Posted by: jiminmontana | December 17, 2009

Wild Game Meat Preparation — Trimming, Buttermilk, & Enzymes

How do you get the “gaminess” out of wild meat to make it more like beef?  Even though I prefer the elk’s flavor to beef, I gotta make other people happy, too.  Here’s how. 

First, spend time on the meat in the raw.  Trim away as much of the “non-meat” as possible.  Some call it “blue tendon”.  Properly, it’s called fascia, but it is the “non-meat” stuff that separates the various muscle groups.  If your fresh elk or deer has that crazy wild flavor, here is your primary source.  If the meat is kinda frozen, it makes the trimming easier.  And sharpen your knife every 20 minutes.   If cooking roast, your goal is NOT to have a huge piece of meat in the pot as with a rump roast of beef.  No.  Cook smaller pieces of meat, and more of them, having most pieces the size of a coffee mug — you will have needed to make them smaller due to the trimming process between the parts of the meat.  Some will be longer and thinner than is the “ideal” piece of roast.  Just make it taste “ideal”. 

Maybe the meat was not prepared perfectly before if was frozen.  Since it takes about 10 hours to cut and package an elk, this is to be expected — I got darn tired of doing it!  So when I thaw out a package of “roast”, I get it out of the package while still somewhat frozen to trim it as needed while the meat is still firm and easy to work.

Soak this prepared meat in a 50/50 solution of buttermilk and water for a full day.  Move the meat around a few times so the milk solution gets all over.  To cook, rinse off the milk.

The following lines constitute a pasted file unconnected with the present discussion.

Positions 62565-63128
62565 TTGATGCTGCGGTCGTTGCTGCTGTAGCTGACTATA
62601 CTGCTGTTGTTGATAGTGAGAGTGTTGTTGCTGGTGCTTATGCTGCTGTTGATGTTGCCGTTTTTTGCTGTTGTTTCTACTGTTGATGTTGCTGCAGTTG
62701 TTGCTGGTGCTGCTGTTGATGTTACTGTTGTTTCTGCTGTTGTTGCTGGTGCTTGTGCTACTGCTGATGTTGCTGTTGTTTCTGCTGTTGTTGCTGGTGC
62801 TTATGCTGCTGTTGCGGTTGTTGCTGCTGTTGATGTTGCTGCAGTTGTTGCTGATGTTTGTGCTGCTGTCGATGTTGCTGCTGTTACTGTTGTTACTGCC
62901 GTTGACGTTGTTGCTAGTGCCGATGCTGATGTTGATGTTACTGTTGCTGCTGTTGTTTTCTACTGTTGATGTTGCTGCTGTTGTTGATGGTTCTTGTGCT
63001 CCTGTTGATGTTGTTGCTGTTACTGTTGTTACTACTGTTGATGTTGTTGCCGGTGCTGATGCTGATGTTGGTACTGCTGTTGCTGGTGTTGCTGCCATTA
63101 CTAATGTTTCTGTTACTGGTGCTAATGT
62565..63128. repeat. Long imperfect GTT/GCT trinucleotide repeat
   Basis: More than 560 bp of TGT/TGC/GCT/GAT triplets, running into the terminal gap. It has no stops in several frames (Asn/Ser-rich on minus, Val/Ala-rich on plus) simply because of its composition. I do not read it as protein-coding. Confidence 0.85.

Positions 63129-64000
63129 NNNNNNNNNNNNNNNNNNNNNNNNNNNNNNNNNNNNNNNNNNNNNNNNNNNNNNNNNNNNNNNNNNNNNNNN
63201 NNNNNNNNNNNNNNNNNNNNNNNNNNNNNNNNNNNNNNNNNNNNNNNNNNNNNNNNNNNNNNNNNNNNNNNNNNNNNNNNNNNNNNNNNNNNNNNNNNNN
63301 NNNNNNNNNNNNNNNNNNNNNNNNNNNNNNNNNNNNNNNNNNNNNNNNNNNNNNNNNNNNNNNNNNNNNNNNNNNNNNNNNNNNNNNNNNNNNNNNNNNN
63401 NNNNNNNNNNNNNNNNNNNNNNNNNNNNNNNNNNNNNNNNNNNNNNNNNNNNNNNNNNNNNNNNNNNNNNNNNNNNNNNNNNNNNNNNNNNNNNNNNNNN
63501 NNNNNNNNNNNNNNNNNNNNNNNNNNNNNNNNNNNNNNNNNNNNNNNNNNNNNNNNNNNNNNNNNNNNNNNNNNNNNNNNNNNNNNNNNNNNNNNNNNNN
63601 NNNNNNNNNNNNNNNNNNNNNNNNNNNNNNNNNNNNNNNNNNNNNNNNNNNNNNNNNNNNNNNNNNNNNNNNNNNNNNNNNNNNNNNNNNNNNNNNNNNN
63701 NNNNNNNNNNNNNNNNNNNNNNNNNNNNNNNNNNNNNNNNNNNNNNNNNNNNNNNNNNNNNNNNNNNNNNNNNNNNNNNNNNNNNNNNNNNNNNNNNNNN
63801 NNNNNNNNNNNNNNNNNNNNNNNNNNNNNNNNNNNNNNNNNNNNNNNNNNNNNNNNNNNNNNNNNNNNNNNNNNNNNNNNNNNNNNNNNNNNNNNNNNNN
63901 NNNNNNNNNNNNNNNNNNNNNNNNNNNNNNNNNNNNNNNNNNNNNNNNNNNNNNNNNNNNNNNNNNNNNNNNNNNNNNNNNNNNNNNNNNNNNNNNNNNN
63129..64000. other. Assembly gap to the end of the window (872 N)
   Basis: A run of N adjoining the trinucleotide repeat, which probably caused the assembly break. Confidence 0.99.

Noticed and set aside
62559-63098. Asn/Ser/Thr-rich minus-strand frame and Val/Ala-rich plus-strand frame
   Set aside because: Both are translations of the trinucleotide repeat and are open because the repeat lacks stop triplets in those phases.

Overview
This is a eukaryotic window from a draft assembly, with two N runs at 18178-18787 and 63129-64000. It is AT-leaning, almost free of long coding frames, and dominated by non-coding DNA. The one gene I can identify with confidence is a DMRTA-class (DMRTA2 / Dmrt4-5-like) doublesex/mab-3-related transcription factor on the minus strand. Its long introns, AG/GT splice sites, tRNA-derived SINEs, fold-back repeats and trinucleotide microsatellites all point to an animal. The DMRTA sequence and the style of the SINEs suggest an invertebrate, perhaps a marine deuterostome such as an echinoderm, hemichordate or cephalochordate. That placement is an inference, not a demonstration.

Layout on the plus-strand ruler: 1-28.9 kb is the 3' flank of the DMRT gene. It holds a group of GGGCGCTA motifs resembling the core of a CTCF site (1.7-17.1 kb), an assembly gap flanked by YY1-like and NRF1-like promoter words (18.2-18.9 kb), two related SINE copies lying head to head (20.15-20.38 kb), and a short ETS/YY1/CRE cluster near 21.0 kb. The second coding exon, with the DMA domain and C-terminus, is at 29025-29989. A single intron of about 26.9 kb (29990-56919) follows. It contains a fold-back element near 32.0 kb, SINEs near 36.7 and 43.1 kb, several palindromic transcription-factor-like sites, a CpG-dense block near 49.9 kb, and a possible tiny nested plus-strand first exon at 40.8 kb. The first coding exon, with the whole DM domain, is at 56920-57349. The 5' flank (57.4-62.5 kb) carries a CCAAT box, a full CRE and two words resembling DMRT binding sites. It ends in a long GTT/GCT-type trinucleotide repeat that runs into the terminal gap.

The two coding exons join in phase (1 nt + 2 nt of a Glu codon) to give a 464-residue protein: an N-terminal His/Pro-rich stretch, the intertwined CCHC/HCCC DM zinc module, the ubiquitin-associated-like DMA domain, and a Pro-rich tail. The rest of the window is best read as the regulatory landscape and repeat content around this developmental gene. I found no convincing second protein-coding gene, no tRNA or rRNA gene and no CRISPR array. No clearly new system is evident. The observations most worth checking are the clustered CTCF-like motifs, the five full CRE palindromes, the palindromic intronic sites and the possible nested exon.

Don’t serve tough cuts as though they weren’t.  If you have a family member who is PICKY about tenderness, then use papain as a natural meat tenderizing enzyme.  It comes from the papaya plant.  Bromelian (from pineapples) is equally good, but may be harder to find.  First, “fork” the roast 100 times with a 2 pronged meat fork to let the enzymes in.  Then add 1 T of the tenderizing enzyme per quart of water and mix throughout.  Let the meat soak for another 8 hours.  You can also inject the solution into the roast if you really want to nail it, but then soak for only 4 hours.  These enzymes operate best at room temperature to 100 degrees or so — they are not denatured until above 170 degrees!  That is unusually high as far as enzymes go.  That means that the inside of your medium steak will never get hot enough to stop the enzymes from tenderizing your meat.  Any left-overs will likely become MUSHY after another day in the fridge, so just make what you plan to use immediately.  They operate best at a neutral pH, so don’t try this while making a saurbraten or vinegar-based marinade. 

If you brown the meat prior to wet-roasting (as you ought), dry the meat well with paper towels.  Put 1 T of corn oil, grape seed oil, or peanut oil in the skillet so the meat doesn’t stick.  SEAR the outside of the meat all over using high heat.  Now you are ready for a proper wild game experience.  (I love olive oil, but it cannot take the heat needed here.  One, it will smoke.  Two, it turns to transfat at these extremes.)

Finally, don’t put DULL KNIVES on the table.  Really good steak houses keep their knives sharp all the time.  If your people have to SAW their steaks — even if it is a really good steak — their minds will be prejudiced  from the outset.

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  1. [...] (or beef or venison) in Sour Cherry Sauce First, see my post regarding the preparation of wild game:  to trim carefully and soak in buttermilk the day before you cook.  The steaks are initially [...]


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